Arctic wildlife are an integral part of our wilderness. Some, like bears, aren’t so easy to spot. Others, like Siberian Jays, will literally sit in your hand and make conversation.
What is it about seeing wild animals going about their normal daily lives that is so rewarding? It’s hard to say, but in Finnish Lapland, it’s not at all uncommon to come across Arctic wildlife just doing their thing. Here are some of the wild animals you might expect to see during a visit to Lapland. Some, you may see right outside your windows, while others take a bit of planning and a lot of luck.
Fangs & Fur – wildlife on the prowl
Just like bears in fairy tales and children’s stories, these huge beasts are omnivorous, snacking down on berries, mushrooms, bugs and even other woodland creatures. They hunt at night and hibernate in winter. Brown bears are most often spotted in southern Lapland. If you happen to see Finland’s national animal, consider yourself lucky—more likely a bear has already seen you multiple times and you’ll never even know it’s out there.
Wolves are rarely spotted in Lapland, their populations strictly monitored and maintained. They move in packs and don’t usually venture too close to inhabited areas.
Wolverines are small and ferocious—it’s said that the thought of wolverines keep reindeer herders awake at night. These predators can take down adult reindeer.
Lynxes, like all cats, practically walk around wearing crowns. These majestic creatures are typically loners, with huge territories spanning up to 1000 square kilometers. Due to conservation efforts, the lynx has seen a comeback in recent decades.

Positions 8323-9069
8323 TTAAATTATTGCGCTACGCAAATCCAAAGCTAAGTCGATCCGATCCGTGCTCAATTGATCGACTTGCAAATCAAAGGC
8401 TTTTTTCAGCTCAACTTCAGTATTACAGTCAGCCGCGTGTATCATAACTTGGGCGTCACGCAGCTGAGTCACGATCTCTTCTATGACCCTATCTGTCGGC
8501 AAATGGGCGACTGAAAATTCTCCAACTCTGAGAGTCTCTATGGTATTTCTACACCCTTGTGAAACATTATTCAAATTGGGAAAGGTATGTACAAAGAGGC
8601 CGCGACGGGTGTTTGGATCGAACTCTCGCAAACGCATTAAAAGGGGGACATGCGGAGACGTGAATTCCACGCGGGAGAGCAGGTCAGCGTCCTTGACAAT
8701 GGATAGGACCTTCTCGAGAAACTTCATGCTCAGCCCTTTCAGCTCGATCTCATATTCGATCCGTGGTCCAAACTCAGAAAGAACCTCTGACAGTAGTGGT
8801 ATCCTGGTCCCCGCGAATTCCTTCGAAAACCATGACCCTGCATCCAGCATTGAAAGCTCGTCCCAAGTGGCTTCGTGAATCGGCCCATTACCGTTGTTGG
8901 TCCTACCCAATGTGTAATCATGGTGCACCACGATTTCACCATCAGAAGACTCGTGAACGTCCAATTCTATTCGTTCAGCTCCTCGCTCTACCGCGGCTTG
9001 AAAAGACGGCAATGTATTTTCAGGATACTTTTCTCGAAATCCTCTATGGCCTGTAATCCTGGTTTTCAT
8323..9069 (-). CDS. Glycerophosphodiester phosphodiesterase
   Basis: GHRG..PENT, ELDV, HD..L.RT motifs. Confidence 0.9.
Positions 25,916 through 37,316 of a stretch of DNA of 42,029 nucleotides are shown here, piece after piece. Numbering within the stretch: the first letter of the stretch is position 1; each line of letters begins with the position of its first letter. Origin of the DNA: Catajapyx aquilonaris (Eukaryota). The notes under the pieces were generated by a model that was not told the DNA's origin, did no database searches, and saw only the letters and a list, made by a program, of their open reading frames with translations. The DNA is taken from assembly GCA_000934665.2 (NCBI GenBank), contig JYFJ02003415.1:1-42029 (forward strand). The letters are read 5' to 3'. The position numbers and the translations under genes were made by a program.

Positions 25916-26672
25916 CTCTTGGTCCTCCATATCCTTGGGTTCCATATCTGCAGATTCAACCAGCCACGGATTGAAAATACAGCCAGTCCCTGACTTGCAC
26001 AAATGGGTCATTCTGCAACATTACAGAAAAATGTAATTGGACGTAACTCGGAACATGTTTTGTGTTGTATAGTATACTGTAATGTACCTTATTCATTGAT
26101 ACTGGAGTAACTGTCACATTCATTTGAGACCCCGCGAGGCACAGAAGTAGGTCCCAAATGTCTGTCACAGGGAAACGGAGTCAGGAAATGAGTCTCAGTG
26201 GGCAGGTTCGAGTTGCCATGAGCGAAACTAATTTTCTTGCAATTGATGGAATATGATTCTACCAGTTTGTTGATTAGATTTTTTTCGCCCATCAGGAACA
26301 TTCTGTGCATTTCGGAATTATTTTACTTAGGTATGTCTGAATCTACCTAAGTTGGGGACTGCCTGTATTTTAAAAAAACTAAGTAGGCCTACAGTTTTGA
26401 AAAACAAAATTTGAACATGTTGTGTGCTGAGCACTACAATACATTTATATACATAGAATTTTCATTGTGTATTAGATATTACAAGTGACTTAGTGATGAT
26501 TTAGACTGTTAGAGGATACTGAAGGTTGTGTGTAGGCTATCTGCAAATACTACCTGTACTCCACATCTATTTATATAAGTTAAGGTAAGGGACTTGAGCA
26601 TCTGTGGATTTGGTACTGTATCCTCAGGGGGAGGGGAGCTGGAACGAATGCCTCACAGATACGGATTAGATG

As rare as it is to see a brown bear or a lynx prowling around in the wilderness, seeing other Arctic wildlife isn’t so uncommon. Drivers often see red foxes darting across lonely country roads. The much rarer and endangered Arctic fox lives above the treeline, but as global warming makes the Arctic more amenable, red foxes move northward, taking over the Arctic fox’s habitat. Elk also occasionally pop up on the side of the road—although it’s best to keep driving if you come across one of these brutes.
You can often catch a glimpse of Arctic animals by looking out your window. Squirrels and hares are active all year round, leaving tracks across the snow. If you leave the lights of the towns and villages behind to wander into the marshes, forests or onto the fells, you might come across adorable stoats—aka ermine or weasels. White-tailed deer, introduced to Finland in the early 20th century, have proliferated across the country.
Let’s address the elephant in the room. (There are no elephants in Lapland.) We’re talking about reindeer. Reindeer are not wild animals, not exactly. They are semi-wild. Virtually every reindeer in Lapland has an owner, but that doesn’t stop them from roaming the wilderness in search of food. The vast majority are counted a few times a year, culled and then released back into the wild. There’s almost a guarantee that any visit to Lapland will result in the sighting of a reindeer (or six). They are everywhere, and there are more of them than of us. No need to be alarmed—they’re herbivorous.
Look! Up in the sky! It’s a bird!